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Analyzing the Jefe’s work in the top-500 and finding things you disagree with is difficult business. Not many come at the king, unless summoned to do so, and survive the fall.  I almost feel like some kind of twilight zone GOT episode where instead of medieval type barbs, we argue over swinging strike percentage and spin rate.  Loser walks down Second Avenue to get the freshest matzo ball soup.  No matter, here I sit looking over Razzball Top-500 for 2018 to see where rankings may be off for the good and the bad.  For other positions it may be an easier exercise, as the rule of thumb with relievers and closers is SAGNOF and Grey’s rankings show that his approach to that acronym hold true.  Drafting closers to me is always a value-type drafting situation.  Don’t be last, but don’t be first scenario.  Unless the value is too deeming and obvious that when it’s time to jump, you ask how high.  The second rule of the reliever fight club is don’t get sucked into a run on closers.  Wait your turn and get value at other positions and than if you get stuck, SAGNOF is always in your back pocket. Every year the closer market is a fluctuating beast that tempts you with fruit and flowers to jump on the next hot waiver wire add.  So be patient in your closer endeavors and the stat will run its course as long as you stay proactive on the free agent market.  So here is my stab at the King and who is underrated and overrated in his eyes.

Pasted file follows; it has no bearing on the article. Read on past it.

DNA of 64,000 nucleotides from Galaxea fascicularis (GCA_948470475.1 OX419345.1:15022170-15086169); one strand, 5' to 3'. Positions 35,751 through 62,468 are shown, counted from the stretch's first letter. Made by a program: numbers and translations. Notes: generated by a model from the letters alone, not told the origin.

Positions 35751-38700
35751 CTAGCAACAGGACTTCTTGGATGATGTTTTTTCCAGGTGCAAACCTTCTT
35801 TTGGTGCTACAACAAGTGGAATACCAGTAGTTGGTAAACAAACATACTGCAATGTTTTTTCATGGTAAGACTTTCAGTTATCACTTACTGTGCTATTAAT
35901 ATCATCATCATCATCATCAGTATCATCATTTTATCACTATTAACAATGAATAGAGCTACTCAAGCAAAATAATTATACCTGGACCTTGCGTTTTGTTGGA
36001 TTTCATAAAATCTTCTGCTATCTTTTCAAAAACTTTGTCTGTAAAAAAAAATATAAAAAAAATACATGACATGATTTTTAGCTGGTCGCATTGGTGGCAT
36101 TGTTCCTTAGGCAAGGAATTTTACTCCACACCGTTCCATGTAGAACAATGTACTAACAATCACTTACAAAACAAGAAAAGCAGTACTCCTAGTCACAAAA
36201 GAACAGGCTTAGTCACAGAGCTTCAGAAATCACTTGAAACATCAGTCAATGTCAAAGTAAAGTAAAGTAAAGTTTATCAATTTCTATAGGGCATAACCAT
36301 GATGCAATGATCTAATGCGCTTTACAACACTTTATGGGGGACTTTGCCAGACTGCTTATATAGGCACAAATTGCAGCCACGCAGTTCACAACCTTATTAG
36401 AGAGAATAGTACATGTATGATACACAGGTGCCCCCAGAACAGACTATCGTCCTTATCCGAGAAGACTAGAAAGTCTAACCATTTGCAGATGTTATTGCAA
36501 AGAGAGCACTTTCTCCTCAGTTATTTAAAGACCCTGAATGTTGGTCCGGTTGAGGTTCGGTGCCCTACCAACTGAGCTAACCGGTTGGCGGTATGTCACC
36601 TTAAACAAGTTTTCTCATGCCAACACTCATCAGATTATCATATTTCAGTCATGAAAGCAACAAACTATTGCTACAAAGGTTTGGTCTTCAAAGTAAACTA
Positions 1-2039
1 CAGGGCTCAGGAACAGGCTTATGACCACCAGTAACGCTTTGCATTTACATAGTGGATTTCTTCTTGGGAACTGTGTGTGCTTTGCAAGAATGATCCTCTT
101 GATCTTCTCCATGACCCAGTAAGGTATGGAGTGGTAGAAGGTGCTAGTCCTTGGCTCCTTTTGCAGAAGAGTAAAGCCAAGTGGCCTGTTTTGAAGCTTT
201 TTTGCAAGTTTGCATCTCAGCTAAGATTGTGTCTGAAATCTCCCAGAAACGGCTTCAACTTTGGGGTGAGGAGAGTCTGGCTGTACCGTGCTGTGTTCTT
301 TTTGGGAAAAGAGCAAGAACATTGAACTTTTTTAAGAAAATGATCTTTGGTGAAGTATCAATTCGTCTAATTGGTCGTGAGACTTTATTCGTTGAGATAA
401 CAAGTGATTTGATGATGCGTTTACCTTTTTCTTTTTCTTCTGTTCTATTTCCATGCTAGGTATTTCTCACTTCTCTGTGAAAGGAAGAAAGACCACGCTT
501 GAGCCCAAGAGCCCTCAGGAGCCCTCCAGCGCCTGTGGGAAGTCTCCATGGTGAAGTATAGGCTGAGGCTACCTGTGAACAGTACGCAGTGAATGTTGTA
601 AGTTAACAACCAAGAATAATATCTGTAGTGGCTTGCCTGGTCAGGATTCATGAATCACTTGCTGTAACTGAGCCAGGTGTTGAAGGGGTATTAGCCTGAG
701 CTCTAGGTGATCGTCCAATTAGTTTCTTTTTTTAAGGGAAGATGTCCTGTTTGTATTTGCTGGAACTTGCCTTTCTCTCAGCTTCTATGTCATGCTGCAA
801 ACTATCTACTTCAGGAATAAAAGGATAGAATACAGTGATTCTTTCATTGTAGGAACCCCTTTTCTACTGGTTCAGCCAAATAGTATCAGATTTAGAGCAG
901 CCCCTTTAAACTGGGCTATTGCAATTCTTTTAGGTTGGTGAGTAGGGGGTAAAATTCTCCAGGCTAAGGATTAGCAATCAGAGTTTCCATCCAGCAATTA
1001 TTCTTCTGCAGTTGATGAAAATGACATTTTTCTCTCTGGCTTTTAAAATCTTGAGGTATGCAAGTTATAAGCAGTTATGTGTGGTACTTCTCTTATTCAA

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Welcome to the 2018 season of Razzball Fantasy Baseball OPS! I’m back as your host for the third straight season of OPS fun and right off the bat I’m challenging my intelligence. Same as it ever was, maybe that’s why I fit in so well here. Before I address the title, here’s a quick intro for those of you uninitiated. We talk On Base Percentage PLUS Slugging percentage and that gives us the magical OPS. Chicks dig the long ball and all that, but OPS isn’t just about hitting homers, because if it was, Rougned Odor would have been an OPS All Star last year withh 30 homer but a putrid .649 OPS.